In with the old: the hexagonal towers in London's Hackney are built from brick in two different shades. Some readers think they offer something new, while others suggest they're a blast from the past.
"Looks outdated already," lamented Yousif El Helw.
Jean-Yves Rehby agreed: "So, we're doing post-post-post neo-brutalism? 1989-is-backism? Sorry, but I'm not particularly impressed."
Not everyone feels the same, including Chris: "Really like these buildings, beautiful details, lovely plans, and I suspect living there will be a delight. More Chipperfield in London please."
"Praise the lord for David Chipperfield," added British Card.
One commenter especially liked the floor plans:
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Judgement day: reader sympathy for Patrik Schumacher – who launched a high court bid to control the late Zaha Hadid's £70 million estate – has grown, since documents revealed the executors of Hadid's estate tried to have her name removed from the practice.
"On the first story about this legal dispute, I had some pretty nasty words about Schumacher. I'm surprised that he seems completely in the right here," said Jacob Volanski.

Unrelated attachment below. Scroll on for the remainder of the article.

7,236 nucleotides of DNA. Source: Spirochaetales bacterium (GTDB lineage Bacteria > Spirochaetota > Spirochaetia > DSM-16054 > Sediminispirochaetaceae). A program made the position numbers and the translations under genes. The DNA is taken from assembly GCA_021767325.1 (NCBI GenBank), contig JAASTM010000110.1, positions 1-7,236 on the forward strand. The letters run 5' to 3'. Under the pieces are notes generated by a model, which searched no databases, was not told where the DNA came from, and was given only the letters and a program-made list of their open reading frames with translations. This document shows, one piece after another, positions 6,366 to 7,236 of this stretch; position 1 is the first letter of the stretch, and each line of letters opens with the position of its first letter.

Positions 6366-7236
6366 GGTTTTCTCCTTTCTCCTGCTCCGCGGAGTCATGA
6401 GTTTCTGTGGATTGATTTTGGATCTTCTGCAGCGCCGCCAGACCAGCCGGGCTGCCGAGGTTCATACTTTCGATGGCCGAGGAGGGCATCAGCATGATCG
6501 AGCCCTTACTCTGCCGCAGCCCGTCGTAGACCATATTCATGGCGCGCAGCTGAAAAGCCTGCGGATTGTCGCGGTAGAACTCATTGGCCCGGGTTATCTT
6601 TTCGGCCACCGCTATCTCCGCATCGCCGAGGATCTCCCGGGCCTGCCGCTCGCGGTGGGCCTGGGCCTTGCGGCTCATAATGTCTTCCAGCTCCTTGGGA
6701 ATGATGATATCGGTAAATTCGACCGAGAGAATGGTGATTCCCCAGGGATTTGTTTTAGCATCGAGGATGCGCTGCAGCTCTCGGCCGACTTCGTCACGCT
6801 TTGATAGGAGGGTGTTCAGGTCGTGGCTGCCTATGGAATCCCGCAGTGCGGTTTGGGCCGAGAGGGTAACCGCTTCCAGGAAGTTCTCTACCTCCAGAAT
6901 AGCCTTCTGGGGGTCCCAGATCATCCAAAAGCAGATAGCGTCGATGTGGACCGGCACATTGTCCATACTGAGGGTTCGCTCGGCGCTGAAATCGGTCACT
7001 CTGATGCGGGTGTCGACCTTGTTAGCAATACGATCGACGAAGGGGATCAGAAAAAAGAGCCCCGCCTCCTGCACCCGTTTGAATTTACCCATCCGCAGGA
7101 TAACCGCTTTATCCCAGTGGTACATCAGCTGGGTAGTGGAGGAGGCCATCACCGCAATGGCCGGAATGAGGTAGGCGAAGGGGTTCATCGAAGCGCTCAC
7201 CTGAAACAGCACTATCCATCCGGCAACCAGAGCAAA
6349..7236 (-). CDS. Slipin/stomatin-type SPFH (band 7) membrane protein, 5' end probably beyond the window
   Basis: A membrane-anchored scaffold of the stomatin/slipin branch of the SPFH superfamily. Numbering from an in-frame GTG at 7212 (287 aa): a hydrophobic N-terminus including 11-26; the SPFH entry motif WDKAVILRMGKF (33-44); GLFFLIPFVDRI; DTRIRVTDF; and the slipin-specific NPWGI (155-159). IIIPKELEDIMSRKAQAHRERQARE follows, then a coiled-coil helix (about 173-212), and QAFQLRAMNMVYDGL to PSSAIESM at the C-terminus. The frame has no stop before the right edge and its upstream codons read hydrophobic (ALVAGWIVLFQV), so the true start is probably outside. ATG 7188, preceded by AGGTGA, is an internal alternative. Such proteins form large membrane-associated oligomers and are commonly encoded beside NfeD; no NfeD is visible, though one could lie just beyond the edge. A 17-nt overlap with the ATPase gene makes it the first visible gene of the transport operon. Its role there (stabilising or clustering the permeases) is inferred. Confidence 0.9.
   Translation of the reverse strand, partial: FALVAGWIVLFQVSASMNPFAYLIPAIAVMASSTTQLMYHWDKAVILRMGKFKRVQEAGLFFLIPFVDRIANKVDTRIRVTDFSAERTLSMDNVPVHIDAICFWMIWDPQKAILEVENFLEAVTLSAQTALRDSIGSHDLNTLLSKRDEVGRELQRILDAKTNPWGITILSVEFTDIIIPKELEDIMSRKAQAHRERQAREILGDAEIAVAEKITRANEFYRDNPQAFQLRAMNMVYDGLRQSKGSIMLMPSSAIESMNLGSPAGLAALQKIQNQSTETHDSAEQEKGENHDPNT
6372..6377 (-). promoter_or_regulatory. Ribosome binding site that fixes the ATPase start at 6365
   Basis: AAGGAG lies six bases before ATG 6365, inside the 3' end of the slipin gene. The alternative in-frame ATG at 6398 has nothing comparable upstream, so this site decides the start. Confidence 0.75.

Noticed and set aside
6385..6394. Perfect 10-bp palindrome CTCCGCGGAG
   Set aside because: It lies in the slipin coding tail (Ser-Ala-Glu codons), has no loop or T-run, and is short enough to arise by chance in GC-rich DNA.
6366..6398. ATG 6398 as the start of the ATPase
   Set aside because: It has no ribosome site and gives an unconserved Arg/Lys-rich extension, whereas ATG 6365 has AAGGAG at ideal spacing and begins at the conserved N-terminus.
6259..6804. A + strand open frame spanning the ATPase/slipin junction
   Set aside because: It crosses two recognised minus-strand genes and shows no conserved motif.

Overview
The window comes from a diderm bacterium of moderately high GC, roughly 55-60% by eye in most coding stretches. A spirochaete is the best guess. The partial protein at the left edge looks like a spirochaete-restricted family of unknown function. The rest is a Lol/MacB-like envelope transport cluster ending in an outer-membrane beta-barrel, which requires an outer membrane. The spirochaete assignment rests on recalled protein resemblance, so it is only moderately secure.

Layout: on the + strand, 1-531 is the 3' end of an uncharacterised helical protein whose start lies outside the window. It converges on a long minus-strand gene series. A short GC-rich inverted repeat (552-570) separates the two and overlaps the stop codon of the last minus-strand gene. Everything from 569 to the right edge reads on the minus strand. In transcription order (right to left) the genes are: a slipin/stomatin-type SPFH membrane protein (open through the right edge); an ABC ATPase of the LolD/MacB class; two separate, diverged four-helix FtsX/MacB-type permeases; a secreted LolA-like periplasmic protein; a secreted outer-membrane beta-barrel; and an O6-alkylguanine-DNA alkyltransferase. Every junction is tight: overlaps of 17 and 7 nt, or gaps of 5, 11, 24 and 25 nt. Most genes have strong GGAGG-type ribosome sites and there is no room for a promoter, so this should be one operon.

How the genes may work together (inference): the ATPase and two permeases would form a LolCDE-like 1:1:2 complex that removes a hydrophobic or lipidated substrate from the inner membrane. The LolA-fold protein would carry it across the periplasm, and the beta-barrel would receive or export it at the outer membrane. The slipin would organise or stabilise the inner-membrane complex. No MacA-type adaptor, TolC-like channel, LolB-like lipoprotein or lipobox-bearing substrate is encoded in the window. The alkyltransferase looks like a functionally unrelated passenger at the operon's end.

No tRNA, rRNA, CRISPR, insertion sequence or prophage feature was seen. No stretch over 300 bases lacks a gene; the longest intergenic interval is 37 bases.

A shocked Michael Wigle sought clarification: "So Hadid signed a will stating that Schumacher should control her firm and people who personally dislike him want to violate that legal contract. Is that correct?"
Sir Fex went on: "For once I think Schumacher should have his way on this. These other executors seem to be onto something useless for the firm."
"Greed greed greed. Why can't we all get along?" asked an exasperated Bill Barker.
This reader had more positive aspirations for the firm:
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Winter wonderland: Tham & Videgård Arkitekter has revealed designs for a prefabricated housing scheme in Gothenburg named Vertical Village II, which many commenters have likened to something out of this world.
"It feels like a fairytale!" exclaimed Kirsten Rossi.
Spadestick felt similarly, saying: "Perpetual Christmas!"
"The fog shrouds and I'm a little kid again," elaborated Patrick Kennedy.
"Love it", applauded Zea Newland. "It's very modern but still has the quality of cozy old towns. Architecture for humans not for investors."
This reader made a different comparison:
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Against the grain: readers have been left baffled after engineers at Columbia University 3D-printed a block of "digital wood", crafted from resin. The block is modelled on an olive wood sample and boasts a replica grain pattern.
"Why? Is there something wrong with real wood?" quizzed Jay C. Whitecloud.
A frustrated Mister Wu continued: "And yet another impressive textured plastic. Some people have only ever seen wood only on a smartphone screen therefore aren't ashamed to name this '3D printed wood'."
"Impressive! It really looks like real plastic!" added Kat Sudon sarcastically.
"And smugly ugly to boot," replied Patrick Kennedy.
This reader gave it the thumbs up though – at least for now:
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